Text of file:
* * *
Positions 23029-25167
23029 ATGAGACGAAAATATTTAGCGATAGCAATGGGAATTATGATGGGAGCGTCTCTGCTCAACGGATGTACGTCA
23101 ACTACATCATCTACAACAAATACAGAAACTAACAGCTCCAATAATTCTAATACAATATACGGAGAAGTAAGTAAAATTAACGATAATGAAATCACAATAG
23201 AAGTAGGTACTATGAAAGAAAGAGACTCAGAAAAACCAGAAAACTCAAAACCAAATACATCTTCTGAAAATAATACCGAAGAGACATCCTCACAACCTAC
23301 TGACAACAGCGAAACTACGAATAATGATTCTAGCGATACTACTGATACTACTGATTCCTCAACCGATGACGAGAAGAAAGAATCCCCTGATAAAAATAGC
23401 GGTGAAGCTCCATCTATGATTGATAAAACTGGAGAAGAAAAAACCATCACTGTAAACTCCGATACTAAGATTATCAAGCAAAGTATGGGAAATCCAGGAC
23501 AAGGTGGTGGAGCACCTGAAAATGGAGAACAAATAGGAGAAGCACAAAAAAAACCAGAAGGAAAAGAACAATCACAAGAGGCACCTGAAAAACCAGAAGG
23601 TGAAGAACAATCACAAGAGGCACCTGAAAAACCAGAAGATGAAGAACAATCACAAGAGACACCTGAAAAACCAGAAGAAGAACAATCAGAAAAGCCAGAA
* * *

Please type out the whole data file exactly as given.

Positions 23029-25167
23029 ATGAGACGAAAATATTTAGCGATAGCAATGGGAATTATGATGGGAGCGTCTCTGCTCAACGGATGTACGTCA
23101 ACTACATCATCTACAACAAATACAGAAACTAACAGCTCCAATAATTCTAATACAATATACGGAGAAGTAAGTAAAATTAACGATAATGAAATCACAATAG
23201 AAGTAGGTACTATGAAAGAAAGAGACTCAGAAAAACCAGAAAACTCAAAACCAAATACATCTTCTGAAAATAATACCGAAGAGACATCCTCACAACCTAC
23301 TGACAACAGCGAAACTACGAATAATGATTCTAGCGATACTACTGATACTACTGATTCCTCAACCGATGACGAGAAGAAAGAATCCCCTGATAAAAATAGC
23401 GGTGAAGCTCCATCTATGATTGATAAAACTGGAGAAGAAAAAACCATCACTGTAAACTCCGATACTAAGATTATCAAGCAAAGTATGGGAAATCCAGGAC
23501 AAGGTGGTGGAGCACCTGAAAATGGAGAACAAATAGGAGAAGCACAAAAAAAACCAGAAGGAAAAGAACAATCACAAGAGGCACCTGAAAAACCAGAAGG
23601 TGAAGAACAATCACAAGAGGCACCTGAAAAACCAGAAGATGAAGAACAATCACAAGAGACACCTGAAAAACCAGAAGAAGAACAATCAGAAAAGCCAGAA